i think that social media detracts from it's namesake. okay, when keeping family members in touch i think it's a good thing, it's also a boon for getting information to a larger audience. i do think that for all it's good points it actually kills our society, it stops learning how to read body language, how to converse face to face. i know some who talk the back legs of donkeys when online yet in a real situation are unable to react with others. maybe online gives some the time to think before speaking and god knows it's sometimes needed. i think by spending all their time in virtual reality contact with others erodes a lot of personal contact. kids nowadays are on social media for hours on end playing games as well as other shit. like most things, i think being online in moderation a good thing, being on to much destroys our real life social infrastructure.
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#4
I don't want an online relationship. And I don't want a personal relationship to be online. Maybe I'm being a hardass; but I DON'T WANT my lovelife a part of the Online Community. I just don't. . . . Not that I have much of a lovelife anyway, but still.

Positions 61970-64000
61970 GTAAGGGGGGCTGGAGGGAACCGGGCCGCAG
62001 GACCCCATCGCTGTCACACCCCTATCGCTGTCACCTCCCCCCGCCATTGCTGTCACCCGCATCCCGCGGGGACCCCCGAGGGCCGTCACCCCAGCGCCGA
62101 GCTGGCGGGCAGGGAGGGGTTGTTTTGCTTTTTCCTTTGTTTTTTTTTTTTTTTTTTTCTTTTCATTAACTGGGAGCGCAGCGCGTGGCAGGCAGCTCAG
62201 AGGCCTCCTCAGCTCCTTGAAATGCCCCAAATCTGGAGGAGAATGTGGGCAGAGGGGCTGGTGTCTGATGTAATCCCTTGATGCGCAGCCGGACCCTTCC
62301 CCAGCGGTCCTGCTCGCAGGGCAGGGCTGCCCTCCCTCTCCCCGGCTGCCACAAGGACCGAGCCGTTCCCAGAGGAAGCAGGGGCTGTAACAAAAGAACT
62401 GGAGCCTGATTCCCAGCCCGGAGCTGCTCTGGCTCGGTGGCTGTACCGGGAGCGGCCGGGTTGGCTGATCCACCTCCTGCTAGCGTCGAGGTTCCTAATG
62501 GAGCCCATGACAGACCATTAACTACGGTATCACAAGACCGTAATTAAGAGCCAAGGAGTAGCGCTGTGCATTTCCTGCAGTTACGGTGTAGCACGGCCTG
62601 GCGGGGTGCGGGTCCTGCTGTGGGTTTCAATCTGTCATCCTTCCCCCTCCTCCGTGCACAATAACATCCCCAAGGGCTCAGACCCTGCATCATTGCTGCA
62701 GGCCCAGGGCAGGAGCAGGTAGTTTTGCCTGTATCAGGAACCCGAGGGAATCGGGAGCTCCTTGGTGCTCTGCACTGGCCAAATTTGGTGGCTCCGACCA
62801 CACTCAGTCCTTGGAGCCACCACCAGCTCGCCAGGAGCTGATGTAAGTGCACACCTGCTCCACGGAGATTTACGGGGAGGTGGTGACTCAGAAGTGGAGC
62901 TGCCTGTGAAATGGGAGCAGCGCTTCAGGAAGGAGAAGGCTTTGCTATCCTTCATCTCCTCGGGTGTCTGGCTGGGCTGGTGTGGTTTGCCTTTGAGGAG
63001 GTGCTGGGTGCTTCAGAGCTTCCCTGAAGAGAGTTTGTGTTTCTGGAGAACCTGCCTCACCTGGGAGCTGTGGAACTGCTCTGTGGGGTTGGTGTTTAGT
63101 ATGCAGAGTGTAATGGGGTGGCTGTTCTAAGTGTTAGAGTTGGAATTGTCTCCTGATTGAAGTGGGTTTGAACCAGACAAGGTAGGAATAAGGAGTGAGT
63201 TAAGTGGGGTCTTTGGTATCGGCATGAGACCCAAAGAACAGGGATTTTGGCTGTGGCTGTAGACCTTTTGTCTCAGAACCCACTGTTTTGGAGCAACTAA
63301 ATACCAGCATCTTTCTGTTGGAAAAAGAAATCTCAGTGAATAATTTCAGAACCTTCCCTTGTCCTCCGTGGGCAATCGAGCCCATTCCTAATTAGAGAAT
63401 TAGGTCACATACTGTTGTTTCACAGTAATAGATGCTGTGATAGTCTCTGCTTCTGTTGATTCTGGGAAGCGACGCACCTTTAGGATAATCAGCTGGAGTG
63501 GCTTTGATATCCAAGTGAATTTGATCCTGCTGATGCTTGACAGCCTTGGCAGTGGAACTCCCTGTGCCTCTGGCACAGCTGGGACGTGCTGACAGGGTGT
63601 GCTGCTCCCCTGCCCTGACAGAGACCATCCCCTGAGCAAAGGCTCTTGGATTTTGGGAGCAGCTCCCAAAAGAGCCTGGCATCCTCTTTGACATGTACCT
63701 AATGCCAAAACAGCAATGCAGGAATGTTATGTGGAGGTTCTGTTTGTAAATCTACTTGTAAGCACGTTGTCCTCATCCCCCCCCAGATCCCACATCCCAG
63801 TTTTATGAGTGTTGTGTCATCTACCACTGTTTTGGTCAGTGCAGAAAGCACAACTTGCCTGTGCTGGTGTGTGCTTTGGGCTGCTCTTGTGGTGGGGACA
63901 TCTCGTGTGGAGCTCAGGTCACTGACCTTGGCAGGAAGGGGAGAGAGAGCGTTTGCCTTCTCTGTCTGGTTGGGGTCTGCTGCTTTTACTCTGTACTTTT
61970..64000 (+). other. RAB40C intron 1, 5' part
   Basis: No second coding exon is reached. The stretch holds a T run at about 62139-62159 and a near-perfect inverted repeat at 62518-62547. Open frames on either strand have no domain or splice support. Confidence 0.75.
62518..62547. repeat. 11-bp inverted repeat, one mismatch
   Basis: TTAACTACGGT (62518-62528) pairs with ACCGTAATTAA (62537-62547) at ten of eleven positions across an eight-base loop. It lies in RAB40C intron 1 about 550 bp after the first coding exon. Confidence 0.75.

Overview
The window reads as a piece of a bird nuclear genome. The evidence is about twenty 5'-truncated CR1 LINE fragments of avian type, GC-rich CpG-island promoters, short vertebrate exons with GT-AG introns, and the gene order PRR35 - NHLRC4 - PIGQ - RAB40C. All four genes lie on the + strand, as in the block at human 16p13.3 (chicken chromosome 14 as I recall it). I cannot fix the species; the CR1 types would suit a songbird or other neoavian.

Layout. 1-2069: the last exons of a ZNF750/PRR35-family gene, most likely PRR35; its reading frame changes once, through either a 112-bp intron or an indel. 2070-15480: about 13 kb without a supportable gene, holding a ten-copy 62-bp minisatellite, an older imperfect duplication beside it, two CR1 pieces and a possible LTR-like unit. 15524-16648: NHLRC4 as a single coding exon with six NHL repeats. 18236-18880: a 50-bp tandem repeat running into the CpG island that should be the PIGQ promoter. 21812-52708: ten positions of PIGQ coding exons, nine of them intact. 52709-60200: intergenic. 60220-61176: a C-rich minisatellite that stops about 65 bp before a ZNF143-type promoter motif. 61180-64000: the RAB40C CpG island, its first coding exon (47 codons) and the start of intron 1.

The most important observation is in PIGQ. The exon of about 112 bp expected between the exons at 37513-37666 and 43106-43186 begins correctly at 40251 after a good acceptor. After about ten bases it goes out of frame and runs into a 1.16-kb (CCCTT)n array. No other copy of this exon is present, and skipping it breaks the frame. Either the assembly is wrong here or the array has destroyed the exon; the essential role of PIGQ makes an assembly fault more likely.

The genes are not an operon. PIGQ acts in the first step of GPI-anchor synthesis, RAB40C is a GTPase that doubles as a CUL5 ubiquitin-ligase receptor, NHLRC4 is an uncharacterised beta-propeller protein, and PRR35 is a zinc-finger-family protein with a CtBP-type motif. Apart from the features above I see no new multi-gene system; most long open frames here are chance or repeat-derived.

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#5
I think maybe you just havent met enough people. I think if you did, you’d prefer that more of your relationships were online only. I think that your expectations about real life relationship far exceed their dull reality. They aren’t novel, they aren’t unique, and larger-picture they are rarely meaningful in any enduring way. You die, they die, and you will all die, well then the relationship is over. The internet, however, is forever.

Social media is an interactive tombstone.
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#6
Your advice reminds me of the people who talk about the 21 year old woman I've been seeing. And by seeing I mean looking at. They disapprove. They see me around her, and ask why don't I find somebody old and unattractive like myself. They say all I'm doing is setting myself up for later disappointment. I say, What? I should just settle for disappointment now to prevent further heartbreaks? . . . Sometimes I wonder if people ever experienced love at all.
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#7